‘Mini-gene’ therapy relieves features of Rett syndrome in mice

Protein production: Mice injected with a ‘mini’ version of the MECP2 gene express a fragment of the protein (red) in their neurons.

Source: [Spectrum,  | October 11, 2017]

Delivering a fragment of the Rett syndrome gene, MECP2, into neurons eases features of the syndrome in mice, according to a new study. The findings appeared today in Nature1.

The MECP2 protein is a master regulator of other genes, and a lack of it leads to Rett syndrome. A portion of the protein is known to play a critical role in regulating other genes. Activating a ‘mini-gene’ that encodes only this portion in mice that lack MECP2 alleviates motor problems and underactivity, the researchers found.

The findings bolster the notion that gene therapy might ease features of Rett syndrome in people with the condition, says lead researcher Adrian Bird, Buchanan Professor of Genetics at the University of Edinburgh in Scotland. “Gene therapy has gone from being something people talked about with a shrug for decades to being something people are really excited about now.”

Rett syndrome is a rare condition characterized by intellectual disability, motor problems and, often, autism. It stems from mutations that lead to low levels of functional MECP2 protein. Having too much MECP2 leads to another condition with similar features.

This means therapies aimed at boosting the protein must operate in a narrow window.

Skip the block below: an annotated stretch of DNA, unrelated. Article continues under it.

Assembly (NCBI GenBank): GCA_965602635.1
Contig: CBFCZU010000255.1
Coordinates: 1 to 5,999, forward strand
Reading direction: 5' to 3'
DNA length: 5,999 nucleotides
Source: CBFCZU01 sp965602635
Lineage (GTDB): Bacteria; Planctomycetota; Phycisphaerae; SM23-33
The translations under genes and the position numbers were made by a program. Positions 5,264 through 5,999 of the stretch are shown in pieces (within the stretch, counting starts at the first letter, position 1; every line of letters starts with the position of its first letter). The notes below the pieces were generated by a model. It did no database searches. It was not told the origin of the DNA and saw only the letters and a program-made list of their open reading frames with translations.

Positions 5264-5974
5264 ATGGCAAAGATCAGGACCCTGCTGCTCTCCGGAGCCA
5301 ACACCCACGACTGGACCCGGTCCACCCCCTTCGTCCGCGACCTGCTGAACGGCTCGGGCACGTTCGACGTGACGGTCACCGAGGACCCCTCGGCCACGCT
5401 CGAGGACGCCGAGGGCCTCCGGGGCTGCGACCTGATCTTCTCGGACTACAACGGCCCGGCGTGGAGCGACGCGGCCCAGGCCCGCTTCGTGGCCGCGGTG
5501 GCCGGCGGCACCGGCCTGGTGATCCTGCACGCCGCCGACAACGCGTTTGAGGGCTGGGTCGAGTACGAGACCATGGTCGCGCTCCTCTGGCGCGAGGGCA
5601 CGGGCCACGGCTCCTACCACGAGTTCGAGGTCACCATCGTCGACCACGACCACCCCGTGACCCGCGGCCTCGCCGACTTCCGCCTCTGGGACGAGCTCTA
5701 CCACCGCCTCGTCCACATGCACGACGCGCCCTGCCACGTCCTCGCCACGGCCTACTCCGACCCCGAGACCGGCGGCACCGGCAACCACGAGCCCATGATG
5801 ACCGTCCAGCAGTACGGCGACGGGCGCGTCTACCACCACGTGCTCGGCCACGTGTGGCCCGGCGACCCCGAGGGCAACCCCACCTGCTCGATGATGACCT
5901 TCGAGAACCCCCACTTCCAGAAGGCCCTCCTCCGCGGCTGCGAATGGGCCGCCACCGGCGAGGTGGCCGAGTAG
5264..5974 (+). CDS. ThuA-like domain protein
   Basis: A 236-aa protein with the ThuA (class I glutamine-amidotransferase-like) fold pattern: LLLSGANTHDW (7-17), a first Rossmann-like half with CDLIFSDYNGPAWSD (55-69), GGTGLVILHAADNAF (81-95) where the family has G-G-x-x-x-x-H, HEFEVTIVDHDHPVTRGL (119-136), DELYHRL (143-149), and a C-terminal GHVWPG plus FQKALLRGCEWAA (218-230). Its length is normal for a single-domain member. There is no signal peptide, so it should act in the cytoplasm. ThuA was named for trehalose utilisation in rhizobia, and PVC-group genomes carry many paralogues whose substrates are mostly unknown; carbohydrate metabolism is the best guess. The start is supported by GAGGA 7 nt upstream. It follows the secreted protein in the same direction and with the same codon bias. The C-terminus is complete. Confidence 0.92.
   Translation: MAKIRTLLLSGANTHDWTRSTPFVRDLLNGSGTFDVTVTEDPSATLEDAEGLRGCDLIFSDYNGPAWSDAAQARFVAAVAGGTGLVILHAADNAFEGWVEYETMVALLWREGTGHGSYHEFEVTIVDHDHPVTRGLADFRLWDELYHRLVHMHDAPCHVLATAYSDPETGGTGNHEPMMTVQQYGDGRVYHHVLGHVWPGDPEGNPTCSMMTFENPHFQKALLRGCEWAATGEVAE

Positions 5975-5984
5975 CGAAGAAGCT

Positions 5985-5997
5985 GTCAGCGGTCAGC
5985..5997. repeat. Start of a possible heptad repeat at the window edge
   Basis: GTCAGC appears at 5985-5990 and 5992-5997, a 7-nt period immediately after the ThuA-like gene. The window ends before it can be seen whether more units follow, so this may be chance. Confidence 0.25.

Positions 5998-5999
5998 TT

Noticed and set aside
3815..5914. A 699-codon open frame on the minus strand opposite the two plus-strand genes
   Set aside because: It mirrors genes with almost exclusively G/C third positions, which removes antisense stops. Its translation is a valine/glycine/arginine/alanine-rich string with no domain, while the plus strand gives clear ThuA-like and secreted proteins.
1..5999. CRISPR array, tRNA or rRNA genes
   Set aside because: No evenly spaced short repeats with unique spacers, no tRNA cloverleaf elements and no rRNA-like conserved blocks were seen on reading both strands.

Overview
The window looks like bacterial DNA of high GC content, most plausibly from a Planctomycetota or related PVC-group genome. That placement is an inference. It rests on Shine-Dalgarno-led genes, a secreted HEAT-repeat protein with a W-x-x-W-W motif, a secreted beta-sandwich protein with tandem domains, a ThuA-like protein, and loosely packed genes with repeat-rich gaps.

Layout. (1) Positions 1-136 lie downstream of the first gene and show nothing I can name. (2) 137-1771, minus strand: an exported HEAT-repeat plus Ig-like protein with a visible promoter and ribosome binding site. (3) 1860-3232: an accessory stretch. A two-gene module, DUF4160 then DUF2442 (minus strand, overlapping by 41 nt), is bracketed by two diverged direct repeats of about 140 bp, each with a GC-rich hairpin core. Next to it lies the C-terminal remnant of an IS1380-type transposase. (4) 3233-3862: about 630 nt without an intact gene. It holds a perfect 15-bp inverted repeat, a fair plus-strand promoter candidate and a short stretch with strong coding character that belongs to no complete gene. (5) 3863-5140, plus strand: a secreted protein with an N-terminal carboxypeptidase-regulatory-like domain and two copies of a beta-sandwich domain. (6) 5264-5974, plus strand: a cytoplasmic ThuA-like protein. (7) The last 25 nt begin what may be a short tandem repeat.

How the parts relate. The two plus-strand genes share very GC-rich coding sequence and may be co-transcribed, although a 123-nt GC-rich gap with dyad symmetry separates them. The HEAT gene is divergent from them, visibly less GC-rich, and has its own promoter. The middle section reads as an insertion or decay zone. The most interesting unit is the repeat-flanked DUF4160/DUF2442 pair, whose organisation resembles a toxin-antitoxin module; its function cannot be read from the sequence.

The mini-gene therapy approach could give scientists more control over levels of MECP2, Bird says. It also raises hopes for reversing features of Rett syndrome even in adulthood.

“If you restore the gene late in life, you can restore animals’ life spans and functions,” says Mriganka Sur, director of the Simons Center for the Social Brain at the Massachusetts Institute of Technology in Cambridge, Massachusetts. The new study, he says, “is quite impressive.”

Pint-size protein:

MECP2 mutations seen in people with Rett syndrome tend to affect two segments of the MECP2 protein: one that binds to DNA marked with certain chemical tags, called methyl groups, and another that inhibits the expression of other genes. Some typical people have mutations in MECP2, but not in either of these segments.

Bird and his colleagues engineered a version of MECP2 that encodes only the two key segments of the protein. In cultured cells from mice and people, this mini-gene produces a miniature version of the protein that still binds to methylated DNA and lowers the expression of other genes.

“Only certain regions of this protein are required for it to function pretty damn well, if not perfectly,” Bird says.

The researchers then used the gene-editing tool CRISPR to create three strains of mice: one with almost the full-length version of MECP2, another with about half of the protein (including the two key segments) and another with only the two key segments.

All three strains show less anxiety than do mice that lack MECP2, the researchers found. But the mice with the shortest version of the protein have some motor and coordination problems.

The researchers then made a mouse missing the MECP2 gene in which they could turn on the mini-gene using the drug tamoxifen. With the mini-gene turned on, the tremors, motor problems and hypoactivity in these mice all become less severe.

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